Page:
Some things we might want to do – lose significant weight, start a business, redecorate the house – are long term projects. So how can you stay motivated for such a long time?
1 – Understand your ‘why’
In order to maintain long term motivation you need to understand why you’re doing what you’re doing. You need to be able to see how what you are doing takes you to your overall goal. But there’s something else you need as well – to make sure that the goal itself, and your actions to reach it, are in line with your values. If they’re not then you need to rethink what you’re doing and how, as otherwise they will be unsustainable.
2 – Make a commitment
The vast majority of people, if they do have a long-term goal or plan, have not written it down. This leaves that goal or plan fighting for attention with the other 1,000 plus thoughts we have every minute. Writing them down doesn’t just make us give our goals a definite form – it also makes us more committed to them, helping us to stay motivated.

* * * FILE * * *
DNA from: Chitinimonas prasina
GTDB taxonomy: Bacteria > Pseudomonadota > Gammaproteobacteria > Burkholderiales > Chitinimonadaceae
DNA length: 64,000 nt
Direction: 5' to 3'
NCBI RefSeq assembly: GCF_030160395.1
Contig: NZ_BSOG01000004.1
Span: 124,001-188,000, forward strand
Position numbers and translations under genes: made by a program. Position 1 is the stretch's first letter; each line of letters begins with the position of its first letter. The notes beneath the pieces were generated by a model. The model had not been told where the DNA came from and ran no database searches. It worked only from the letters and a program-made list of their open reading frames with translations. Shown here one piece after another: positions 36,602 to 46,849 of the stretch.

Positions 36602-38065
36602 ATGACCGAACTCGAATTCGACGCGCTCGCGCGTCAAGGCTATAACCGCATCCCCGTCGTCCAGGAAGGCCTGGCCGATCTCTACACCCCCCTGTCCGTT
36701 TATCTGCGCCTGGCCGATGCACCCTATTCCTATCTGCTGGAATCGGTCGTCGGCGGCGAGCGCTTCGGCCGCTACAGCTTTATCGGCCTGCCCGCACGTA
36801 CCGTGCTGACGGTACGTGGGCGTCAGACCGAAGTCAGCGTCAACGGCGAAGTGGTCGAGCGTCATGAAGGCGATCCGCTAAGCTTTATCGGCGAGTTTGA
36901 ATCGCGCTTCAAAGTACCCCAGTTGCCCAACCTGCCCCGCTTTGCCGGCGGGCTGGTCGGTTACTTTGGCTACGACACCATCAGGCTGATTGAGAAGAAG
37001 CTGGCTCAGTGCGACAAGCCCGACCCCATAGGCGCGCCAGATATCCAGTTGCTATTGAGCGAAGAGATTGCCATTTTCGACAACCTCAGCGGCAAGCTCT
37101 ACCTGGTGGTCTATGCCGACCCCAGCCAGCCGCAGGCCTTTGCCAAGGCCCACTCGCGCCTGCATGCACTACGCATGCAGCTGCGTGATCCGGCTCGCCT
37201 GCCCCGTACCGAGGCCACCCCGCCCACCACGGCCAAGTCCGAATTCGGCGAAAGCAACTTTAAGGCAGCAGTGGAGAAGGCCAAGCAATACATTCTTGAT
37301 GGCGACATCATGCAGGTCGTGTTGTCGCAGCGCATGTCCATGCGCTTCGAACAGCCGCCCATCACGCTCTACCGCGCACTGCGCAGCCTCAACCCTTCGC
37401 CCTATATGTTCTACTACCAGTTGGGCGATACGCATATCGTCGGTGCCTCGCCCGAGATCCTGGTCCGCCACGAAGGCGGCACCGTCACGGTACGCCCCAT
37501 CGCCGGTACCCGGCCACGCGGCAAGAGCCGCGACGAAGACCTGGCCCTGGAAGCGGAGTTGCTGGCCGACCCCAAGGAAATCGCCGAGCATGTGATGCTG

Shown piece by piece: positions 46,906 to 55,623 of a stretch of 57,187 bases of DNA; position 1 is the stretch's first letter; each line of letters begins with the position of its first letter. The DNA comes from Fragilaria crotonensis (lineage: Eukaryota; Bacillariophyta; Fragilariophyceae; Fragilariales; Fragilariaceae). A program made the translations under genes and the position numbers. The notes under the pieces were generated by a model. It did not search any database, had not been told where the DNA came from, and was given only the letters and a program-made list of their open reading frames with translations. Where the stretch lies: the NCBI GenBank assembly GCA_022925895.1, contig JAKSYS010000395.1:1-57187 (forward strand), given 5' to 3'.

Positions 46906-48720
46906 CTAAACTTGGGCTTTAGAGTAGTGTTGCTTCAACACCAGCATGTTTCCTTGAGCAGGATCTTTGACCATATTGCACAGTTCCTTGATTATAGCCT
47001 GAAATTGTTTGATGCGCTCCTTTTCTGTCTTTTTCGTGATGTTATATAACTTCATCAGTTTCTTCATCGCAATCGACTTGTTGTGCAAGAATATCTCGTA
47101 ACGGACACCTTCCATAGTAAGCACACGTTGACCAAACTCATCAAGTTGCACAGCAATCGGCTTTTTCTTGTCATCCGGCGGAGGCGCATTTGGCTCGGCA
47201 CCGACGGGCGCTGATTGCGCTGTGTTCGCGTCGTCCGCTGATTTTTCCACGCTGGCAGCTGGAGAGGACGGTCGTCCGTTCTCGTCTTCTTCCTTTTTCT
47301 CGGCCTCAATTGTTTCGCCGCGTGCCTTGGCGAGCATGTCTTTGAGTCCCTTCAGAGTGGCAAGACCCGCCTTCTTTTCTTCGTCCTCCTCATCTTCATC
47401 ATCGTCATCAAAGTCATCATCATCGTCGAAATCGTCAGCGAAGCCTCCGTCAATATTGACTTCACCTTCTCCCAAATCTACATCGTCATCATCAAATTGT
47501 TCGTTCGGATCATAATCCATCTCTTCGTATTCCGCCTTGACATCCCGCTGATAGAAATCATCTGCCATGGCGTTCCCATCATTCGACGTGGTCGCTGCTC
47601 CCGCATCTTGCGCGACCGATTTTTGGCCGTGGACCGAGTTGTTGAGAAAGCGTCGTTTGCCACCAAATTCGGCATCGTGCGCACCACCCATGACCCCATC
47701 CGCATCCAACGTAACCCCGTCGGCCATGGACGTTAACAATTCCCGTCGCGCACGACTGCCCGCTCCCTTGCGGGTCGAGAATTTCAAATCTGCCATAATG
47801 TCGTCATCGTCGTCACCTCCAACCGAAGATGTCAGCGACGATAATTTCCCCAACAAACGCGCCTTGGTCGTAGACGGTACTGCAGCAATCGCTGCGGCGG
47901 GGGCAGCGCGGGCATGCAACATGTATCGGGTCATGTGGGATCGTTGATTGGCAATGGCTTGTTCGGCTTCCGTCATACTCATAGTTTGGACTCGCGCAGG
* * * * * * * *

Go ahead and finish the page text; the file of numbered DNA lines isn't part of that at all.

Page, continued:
3 – Share the commitment
After writing them down the next multiplier of success and motivation is sharing your goals. Ideally that’s with a supportive friend or partner, but that’s not always possible. Perhaps you’re a secret smoker, and so you can’t share your goal to become a non-smoker. In that case there are a number of apps and websites where you can share your commitment with other people or with Artificial Intelligence.
4 – Give updates
Give the people supporting you regular feedback on your progress. Committing to sharing your progress will help you to stay motivated about the time or effort involved. And give the person you’re sharing it with permission to badger you if they don’t get your regular update.
5 – Add jeopardy or a reward
The commitment sharing apps have a range of ways in which you can add jeopardy, and unattractive outcomes for missing activities or failing to reach goals. Some of those are about paying money to the app’s owners, but there is a risk people will see this as enabling rather than preventing failure. Others use the idea of pledging money to a charity you don’t want to support, or the prospect of being shamed or humiliated.
I’m not sure that the last step is a good idea. It may suit some people, but it’s a very negative approach to motivation. It’s much easier to stay motivated when you have a positive outcome, or a pleasant reward for your progress.
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